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Research paper
The syndrome of cognitive impairment in amyotrophic lateral sclerosis: a population-based study
  1. Julie Phukan1,
  2. Marwa Elamin1,
  3. Peter Bede1,
  4. Norah Jordan2,
  5. Laura Gallagher2,
  6. Susan Byrne1,
  7. Catherine Lynch1,
  8. Niall Pender2,
  9. Orla Hardiman1,3
  1. 1Trinity College Institute of Neuroscience, Dublin, Ireland
  2. 2Department of Neuropsychology, Beaumont Hospital, Dublin, Ireland
  3. 3Department of Neurology, Beaumont Hospital Dublin, Dublin, Ireland
  1. Correspondence to Dr Marwa Elamin, Trinity College Institute of Neuroscience, Dublin, Ireland; marwaelamin08{at}


Background Despite considerable interest, the population-based frequency, clinical characteristics and natural history of cognitive impairment in amyotrophic lateral sclerosis (ALS) are not known.

Methodology The authors undertook a prospective population-based study of cognitive function in 160 incident Irish ALS patients and 110 matched controls. Home-based visits were conducted to collect demographic and neuropsychological data. Patients were classified using the recently published consensus criteria and by a domain-based classification of both executive and non-executive cognitive processes.

Results 13.8% of patients fulfilled the Neary criteria for frontotemporal dementia. In addition, 34.1% of ALS patients without evidence of dementia fulfilled the recently published consensus criteria for cognitive impairment. Non-demented ALS patients had a significantly higher frequency of impairment in language and memory domains compared to healthy controls. These deficits occurred primarily in patients with executive dysfunction. 14% of ALS patients had evidence of cognitive impairment without executive dysfunction, and no cognitive abnormality was detected in almost half the cohort (46.9%).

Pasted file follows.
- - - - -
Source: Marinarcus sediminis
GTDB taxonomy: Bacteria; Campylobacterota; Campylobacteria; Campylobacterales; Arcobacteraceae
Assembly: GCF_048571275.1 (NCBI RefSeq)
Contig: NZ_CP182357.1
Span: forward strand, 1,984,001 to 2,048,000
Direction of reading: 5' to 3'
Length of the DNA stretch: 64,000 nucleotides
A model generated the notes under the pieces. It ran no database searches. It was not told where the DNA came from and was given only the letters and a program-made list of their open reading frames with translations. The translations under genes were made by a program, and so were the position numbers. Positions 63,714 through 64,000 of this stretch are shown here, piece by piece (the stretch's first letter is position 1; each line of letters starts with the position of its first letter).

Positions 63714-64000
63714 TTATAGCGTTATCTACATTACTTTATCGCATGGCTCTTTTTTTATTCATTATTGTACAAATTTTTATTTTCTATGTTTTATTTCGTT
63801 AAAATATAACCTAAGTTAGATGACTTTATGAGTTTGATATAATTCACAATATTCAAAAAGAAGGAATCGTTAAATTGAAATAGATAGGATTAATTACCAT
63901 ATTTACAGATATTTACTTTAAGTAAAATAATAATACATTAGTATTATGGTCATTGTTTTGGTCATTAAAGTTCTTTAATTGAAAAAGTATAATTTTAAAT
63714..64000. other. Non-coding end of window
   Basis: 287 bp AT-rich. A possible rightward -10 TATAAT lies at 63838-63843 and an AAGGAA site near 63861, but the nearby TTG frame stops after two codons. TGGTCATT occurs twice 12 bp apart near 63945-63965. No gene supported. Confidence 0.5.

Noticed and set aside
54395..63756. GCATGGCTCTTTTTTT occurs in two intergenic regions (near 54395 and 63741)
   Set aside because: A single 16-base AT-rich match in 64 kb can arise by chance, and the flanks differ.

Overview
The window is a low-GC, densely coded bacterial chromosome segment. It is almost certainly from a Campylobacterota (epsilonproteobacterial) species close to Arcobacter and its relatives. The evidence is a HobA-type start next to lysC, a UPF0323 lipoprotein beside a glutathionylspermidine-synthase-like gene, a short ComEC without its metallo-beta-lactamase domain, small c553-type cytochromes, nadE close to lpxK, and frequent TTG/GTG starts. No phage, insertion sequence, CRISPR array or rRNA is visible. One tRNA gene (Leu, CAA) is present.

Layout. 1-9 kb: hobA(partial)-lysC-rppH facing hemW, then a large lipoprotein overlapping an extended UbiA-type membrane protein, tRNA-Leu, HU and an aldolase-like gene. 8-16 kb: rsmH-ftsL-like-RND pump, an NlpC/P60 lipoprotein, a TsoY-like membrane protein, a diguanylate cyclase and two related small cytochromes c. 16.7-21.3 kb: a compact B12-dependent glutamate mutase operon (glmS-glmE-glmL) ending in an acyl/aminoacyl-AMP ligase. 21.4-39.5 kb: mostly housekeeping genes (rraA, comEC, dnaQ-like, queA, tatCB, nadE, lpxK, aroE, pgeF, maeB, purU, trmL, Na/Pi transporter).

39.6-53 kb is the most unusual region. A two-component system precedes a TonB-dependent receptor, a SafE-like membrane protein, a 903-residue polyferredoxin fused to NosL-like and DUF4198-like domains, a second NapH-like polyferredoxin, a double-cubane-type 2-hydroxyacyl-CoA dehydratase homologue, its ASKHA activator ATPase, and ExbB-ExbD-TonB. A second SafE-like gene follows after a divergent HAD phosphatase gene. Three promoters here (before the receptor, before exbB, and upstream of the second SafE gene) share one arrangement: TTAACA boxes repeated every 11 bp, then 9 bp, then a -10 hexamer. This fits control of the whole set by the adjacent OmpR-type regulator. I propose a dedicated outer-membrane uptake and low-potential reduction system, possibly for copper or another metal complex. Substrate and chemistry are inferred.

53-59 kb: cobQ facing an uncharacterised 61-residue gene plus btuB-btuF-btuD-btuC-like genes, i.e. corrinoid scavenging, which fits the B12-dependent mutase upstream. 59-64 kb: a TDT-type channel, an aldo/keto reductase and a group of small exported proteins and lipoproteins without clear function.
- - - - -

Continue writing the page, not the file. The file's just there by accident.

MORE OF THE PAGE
Conclusion Co-morbid dementia occurs in approximately 14% of patients with a new diagnosis of ALS. Cognitive impairment, predominantly but not exclusively in the form executive dysfunction, is present in more than 40% of ALS patients who have no evidence of dementia. Cognitive impairment in ALS is not a universal feature, and its manifestations may be more heterogeneous than previously recognised.

  • ALS
  • motor neuron disease
  • dementia
  • cognition
  • epidemiology

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  • JP and ME are joint first authors of this paper.

  • Funding The research leading to these results has received funding from the Health Seventh Framework Programme (FP7/2007-2013) under grant agreement n° 259867, ALSA (the ALS Association), HRB (the Health Research Board, grant H01300) and Research Motor Neuron (previously named Motor Neuron Disease Research Foundation).

  • Competing interests None.

  • Patient consent Obtained.

  • Ethical approval Written informed consent was obtained from all participants. The study had full ethical approval from Beaumont Hospital Research Ethics Committee.

  • Provenance and peer review Not commissioned; externally peer reviewed.